8. #8
    Power Poster dunster's Avatar
    Join Date
    Mar 2009
    Location
    Lake Elsinore, CA
    Posts
    12,671
    I would go for the 12' table. When I first started shopping for a longarm, I decided not to buy a used Gammill, partly because the table was 11' (custom made due to space limitations).

  9. #9
    Super Member Rose L's Avatar
    Join Date
    Jan 2011
    Location
    Nebraska..The Good Life
    Posts
    2,142
    Blog Entries
    1
    I would go as large as possible! I can only do a 90" quilt on my Grace frame and a few years ago when it came out that was considered a king size...no longer! Also take into consideration the amount of throat space you can use on it. If you buy, for example, a 16"-18" throat machine now you may wish you had purchased a frame that could handle a 26" throat later on.

  10. #10
    Power Poster ckcowl's Avatar
    Join Date
    Feb 2009
    Location
    Northern Michigan
    Posts
    11,303
    Blog Entries
    1
    if you (start with) the 10' frame- that's what will be happening- it will be a start- and then you will want/need the larger one...if you have the space and can afford it i recommend the largest one possible=to save you having to upgrade later

  11. #11
    Super Member AliKat's Avatar
    Join Date
    Apr 2007
    Location
    Phoenix, AZ
    Posts
    2,891
    Start with as large as you can go now. You can always get a smaller table for whatever machine you get. And, as has been mentioned some tables can be made smaller.

    ali

  12. #12
    Member peppermint's Avatar
    Join Date
    Dec 2010
    Location
    New Hampshire
    Posts
    76
    When you were learning your long did you buy books, DVD's or take classes. I have taken some classes. After I get my long arm I will have to take my time and as for the classes they add up. But You Tube is great also. I'm nervous and
    excited at the same time.

  13. #13
    Super Member StitchinJoy's Avatar
    Join Date
    May 2010
    Location
    Bucks County PA
    Posts
    1,243
    I could only fit 10 foot 8 inches in my workroom so I had a 12 foot table cut down. I can quilt quilts up to 110" wide.

    I've been in business since 2005 and have quilted hundreds of quilts for hundreds of clients. In all those years, I've had to turn down only TWO quilts because my frame couldn't accommodate their width.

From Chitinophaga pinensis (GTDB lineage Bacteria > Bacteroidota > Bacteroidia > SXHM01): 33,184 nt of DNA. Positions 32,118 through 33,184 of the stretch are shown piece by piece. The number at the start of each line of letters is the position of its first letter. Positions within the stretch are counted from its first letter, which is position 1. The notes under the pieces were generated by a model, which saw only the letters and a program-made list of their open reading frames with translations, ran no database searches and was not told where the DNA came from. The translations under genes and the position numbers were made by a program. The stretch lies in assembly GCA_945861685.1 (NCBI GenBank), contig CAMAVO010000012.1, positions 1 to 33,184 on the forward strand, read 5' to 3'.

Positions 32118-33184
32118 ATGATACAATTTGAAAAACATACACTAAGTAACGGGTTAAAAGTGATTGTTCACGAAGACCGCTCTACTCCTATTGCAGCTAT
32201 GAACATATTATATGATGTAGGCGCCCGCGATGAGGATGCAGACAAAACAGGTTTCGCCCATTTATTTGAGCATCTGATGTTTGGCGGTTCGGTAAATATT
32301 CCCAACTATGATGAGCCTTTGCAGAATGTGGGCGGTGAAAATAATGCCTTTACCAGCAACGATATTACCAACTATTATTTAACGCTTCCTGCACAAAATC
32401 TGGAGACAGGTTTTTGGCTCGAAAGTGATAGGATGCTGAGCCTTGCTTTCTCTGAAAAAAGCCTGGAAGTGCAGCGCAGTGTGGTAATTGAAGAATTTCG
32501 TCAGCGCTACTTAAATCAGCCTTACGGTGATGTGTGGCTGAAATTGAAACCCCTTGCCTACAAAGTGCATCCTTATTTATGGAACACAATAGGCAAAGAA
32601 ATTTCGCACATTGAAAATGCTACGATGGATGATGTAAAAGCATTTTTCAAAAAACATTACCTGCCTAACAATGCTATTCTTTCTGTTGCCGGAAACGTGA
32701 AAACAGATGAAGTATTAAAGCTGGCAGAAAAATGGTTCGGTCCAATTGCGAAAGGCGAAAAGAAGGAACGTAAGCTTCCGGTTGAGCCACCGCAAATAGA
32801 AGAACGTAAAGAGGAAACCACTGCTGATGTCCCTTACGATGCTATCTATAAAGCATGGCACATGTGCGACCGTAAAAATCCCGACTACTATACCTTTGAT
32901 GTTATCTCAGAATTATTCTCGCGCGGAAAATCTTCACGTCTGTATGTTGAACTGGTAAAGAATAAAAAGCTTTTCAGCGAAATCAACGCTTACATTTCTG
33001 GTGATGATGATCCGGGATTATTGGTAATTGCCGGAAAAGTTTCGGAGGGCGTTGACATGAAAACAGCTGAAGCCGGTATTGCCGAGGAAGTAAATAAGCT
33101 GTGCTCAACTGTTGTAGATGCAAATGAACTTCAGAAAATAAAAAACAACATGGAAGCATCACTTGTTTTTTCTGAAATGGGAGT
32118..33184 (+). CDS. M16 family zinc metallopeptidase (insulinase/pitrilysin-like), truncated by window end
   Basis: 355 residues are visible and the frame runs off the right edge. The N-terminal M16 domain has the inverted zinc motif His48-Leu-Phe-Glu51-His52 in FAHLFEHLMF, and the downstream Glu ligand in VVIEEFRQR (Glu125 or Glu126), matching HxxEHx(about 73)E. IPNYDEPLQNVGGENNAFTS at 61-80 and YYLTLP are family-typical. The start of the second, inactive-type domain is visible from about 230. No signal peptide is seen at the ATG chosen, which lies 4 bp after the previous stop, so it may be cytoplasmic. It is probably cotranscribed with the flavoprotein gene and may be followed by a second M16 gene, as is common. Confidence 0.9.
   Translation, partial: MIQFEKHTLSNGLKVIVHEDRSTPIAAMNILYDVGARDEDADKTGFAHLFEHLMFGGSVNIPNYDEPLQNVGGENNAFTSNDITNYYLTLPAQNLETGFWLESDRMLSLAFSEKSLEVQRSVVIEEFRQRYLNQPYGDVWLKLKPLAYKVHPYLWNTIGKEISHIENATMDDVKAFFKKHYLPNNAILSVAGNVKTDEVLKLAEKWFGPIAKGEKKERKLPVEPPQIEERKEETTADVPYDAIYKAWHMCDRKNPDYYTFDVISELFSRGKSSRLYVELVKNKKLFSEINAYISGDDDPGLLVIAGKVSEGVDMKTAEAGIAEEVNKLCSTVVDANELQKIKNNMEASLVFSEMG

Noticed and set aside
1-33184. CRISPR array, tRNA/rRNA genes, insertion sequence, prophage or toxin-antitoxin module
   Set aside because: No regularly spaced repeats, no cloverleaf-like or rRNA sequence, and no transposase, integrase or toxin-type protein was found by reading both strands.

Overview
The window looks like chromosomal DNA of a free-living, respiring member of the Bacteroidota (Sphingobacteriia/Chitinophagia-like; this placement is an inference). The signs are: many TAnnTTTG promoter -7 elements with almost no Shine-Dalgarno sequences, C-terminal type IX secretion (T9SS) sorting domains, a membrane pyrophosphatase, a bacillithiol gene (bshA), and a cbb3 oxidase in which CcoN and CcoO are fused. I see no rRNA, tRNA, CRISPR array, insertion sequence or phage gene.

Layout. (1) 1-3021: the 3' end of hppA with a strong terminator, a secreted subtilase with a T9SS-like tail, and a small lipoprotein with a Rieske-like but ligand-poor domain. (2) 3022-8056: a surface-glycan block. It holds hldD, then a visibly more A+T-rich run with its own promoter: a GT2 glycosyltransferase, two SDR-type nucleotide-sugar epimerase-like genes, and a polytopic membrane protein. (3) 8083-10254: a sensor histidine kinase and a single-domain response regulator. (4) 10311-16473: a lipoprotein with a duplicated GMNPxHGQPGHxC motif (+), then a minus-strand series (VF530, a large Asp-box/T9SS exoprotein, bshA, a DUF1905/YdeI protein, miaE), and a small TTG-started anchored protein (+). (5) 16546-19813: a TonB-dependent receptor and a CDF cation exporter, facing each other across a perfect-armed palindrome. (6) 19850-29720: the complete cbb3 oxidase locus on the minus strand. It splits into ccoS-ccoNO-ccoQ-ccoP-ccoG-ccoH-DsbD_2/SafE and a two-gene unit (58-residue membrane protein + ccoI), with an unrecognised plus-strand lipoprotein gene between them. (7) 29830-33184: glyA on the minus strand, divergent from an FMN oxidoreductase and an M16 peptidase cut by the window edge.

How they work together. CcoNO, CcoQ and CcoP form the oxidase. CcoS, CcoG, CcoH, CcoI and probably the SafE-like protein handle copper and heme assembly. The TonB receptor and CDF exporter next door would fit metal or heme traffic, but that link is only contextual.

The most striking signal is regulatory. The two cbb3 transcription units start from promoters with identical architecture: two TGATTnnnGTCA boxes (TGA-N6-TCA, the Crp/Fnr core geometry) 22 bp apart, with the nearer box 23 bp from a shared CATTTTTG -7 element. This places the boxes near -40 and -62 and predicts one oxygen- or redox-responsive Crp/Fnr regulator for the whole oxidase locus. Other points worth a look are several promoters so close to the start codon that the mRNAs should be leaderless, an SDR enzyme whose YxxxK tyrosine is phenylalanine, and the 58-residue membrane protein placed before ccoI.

14. #14
    Banned
    Join Date
    Dec 2010
    Location
    Colorado
    Posts
    1,381
    I'd opt for the 12' table. Remember that even though the rails on a ten footer are 120 inches long, you won't be able to quilt a quilt with a back larger than about 106 to 108 inches. You are never able to quilt the full length of the rails, because of the width of the machine. So the biggest quilt top that you can do will be about 100 inches wide, since the top has to be a few inches smaller than the backing to be longarm quilted.
    My humble opinion is to get the longest table your quilting room can accomodate.

  15. #15
    Power Poster PaperPrincess's Avatar
    Join Date
    Dec 2010
    Location
    Michigan
    Posts
    10,486
    Blog Entries
    2
    Go for the largest table you can fit in your home, but remember that you will need to get around it to the back, so you will need some addtional space around the sides.

  16. #16
    Super Member fabric_fancy's Avatar
    Join Date
    Jan 2010
    Location
    at my sewing machine
    Posts
    1,975
    i would get the 12 and where ever i would live would just have to work around my frame.

    actually every home i have ever purchased was done with quilting and my cats happiness in mind.

    if the house didn't suit the way i live my life i didn't buy it.

Posting Permissions

  • You may not post new threads
  • You may not post replies
  • You may not post attachments
  • You may not edit your posts
  •  

SEO by vBSEO ©2011, Crawlability, Inc.